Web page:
Breathing to Keep Your Wits About You

Another appeal of Yoga is that it is a holistic wellness regime that helps not only with physical but also mental health–something most of us have struggled with in the last year and a half.

Elevated levels of stress came with being thrust into a situation none of us have experience navigating, and many found themselves seeking solace in meditation and breathing exercises.

"It's been stressful for us all, and I find yoga really helps me with relaxing," says Amrita.

"Now doing deep breathing exercises like pranayama have just become a part of all the daily sequences," adds Priya.

Many companies have also been organising group sessions for their employees.

"During the pandemic there have been so many of these corporate companies which are asking us to take yoga sessions for their employees," says Zubin.


A lot of corporations are interested in organising group session for their employees–to ease stress, help with ergonomics, and to ease the physical stress of working from home.

“An interesting requirement that came was from a company that said, we are about to lay off a lot of people and we need you to first do a session for them before we break the news to them.”
Zubin Atré

Inside an Online Yoga Class

Yoga Day 2022: 'If the pandemic has taught us anything, it is to not take our bodies for granted.'

Online Yoga classes are not just exercise sessions but also relaxing downtimes for many, away from their families, and work.

(Photo: iStock)

It took a couple of classes to get over the awkwardness and the virtual barrier between them but a few classes in, everyone in her batch has eased into the whole 'online thing', Amrita reports.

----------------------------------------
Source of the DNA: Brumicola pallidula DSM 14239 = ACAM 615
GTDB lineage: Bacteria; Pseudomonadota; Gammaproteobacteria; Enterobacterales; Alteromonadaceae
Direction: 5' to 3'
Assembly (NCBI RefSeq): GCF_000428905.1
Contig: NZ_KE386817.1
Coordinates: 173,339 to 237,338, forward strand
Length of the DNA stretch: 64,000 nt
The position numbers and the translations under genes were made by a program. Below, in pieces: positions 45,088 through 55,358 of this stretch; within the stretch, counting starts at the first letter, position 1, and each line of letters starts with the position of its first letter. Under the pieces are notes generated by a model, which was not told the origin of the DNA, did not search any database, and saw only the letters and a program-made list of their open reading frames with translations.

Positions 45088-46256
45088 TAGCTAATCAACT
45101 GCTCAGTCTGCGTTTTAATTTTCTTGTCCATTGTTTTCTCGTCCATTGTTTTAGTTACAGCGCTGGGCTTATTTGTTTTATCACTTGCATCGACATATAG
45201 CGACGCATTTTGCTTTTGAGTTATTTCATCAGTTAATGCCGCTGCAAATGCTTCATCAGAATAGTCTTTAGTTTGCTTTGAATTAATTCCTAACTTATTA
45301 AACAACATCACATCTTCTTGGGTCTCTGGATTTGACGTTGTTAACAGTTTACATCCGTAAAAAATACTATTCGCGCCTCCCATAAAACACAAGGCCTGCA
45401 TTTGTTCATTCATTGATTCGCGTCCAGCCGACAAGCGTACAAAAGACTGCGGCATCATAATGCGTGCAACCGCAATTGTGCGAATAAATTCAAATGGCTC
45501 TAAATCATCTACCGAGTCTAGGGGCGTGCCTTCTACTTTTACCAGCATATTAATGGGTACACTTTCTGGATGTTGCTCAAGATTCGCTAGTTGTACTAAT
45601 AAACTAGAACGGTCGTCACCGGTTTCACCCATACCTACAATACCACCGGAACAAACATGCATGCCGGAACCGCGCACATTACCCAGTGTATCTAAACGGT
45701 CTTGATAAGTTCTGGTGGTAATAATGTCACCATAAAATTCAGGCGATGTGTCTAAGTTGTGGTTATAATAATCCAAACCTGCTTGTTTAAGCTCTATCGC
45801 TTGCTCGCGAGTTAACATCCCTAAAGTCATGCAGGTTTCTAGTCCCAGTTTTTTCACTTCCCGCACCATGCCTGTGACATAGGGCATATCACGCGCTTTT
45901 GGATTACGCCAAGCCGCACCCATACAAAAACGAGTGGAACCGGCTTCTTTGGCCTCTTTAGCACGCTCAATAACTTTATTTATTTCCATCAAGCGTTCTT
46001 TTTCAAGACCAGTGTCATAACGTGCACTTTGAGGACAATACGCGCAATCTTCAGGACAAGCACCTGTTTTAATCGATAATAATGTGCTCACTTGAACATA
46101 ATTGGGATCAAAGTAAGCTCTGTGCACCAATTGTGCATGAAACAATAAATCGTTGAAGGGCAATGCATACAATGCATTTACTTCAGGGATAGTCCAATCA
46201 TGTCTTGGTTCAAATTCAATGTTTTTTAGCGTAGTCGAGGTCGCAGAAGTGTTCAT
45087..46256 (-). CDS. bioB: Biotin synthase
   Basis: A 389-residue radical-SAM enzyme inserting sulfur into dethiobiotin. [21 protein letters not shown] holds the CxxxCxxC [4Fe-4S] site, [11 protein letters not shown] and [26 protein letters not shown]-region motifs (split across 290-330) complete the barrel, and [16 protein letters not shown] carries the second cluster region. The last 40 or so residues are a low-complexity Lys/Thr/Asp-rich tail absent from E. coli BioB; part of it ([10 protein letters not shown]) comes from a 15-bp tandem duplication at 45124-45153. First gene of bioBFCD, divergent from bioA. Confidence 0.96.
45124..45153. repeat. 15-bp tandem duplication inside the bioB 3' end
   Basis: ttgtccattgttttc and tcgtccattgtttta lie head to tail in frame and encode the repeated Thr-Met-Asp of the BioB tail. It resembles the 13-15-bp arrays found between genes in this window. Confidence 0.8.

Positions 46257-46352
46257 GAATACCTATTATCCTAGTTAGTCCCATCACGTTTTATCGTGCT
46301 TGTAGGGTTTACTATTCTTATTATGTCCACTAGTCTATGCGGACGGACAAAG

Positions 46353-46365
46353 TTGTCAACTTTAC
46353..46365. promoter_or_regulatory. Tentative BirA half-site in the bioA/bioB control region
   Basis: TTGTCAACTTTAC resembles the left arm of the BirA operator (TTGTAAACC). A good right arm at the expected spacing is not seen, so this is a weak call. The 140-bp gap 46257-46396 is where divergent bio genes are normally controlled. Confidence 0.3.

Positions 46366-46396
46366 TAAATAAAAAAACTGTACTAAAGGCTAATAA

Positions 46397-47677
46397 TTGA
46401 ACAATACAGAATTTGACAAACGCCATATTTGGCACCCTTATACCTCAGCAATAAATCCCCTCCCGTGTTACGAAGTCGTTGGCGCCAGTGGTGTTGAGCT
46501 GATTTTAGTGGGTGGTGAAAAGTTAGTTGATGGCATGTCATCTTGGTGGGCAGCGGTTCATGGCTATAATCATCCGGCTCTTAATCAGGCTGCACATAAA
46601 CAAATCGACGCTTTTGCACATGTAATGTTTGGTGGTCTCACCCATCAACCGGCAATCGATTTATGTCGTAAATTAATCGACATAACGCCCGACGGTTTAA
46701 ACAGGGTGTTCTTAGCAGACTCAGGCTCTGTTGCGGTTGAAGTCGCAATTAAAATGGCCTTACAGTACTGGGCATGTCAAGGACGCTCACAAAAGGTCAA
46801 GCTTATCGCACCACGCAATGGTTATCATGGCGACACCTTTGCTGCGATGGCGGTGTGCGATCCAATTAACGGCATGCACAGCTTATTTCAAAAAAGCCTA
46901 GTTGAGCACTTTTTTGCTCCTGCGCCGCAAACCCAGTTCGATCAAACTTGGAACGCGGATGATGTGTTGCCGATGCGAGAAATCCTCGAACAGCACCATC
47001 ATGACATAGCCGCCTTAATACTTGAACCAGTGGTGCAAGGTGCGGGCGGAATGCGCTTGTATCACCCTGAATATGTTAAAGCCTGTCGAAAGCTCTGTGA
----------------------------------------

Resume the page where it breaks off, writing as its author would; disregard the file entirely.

Priya also talks about how the online experience is both more and less intimate at the same time.

“Initially, the first class is very formal, but in a few classes people start loosening up," says Priya. "The comfort level at this point is quite interesting."

"It's more intimate because you get to see people in their personal spaces, people aren't so bothered about what they are wearing or whether they were passing gas," laughs Priya.

"But there's definitely a barrier when it comes to communication, and transfer of energy that will always be there," she adds.

“Even if we can see, as trained yoga teachers where someone is placing their joints, and how it should be aligned, there is only so much we can do virtually. And that barrier is always going to be there with online classes.”
Zubin Atré

Navigating this can be difficult, especially instructors can't physically help the students with their poses. But they find ways to work around this problem.

“We use the shape and position of their mat as a reference for our instructions. This kind of puts each and every student within a single space.”
Zubin Atré

And what about preventing accidents and ensuring the safety of the students?

“This is an internal dialogue that happens to me all the time," says Priya.

What I have found works for me is, first giving them as many modifications as possible before telling them the final pose. That works.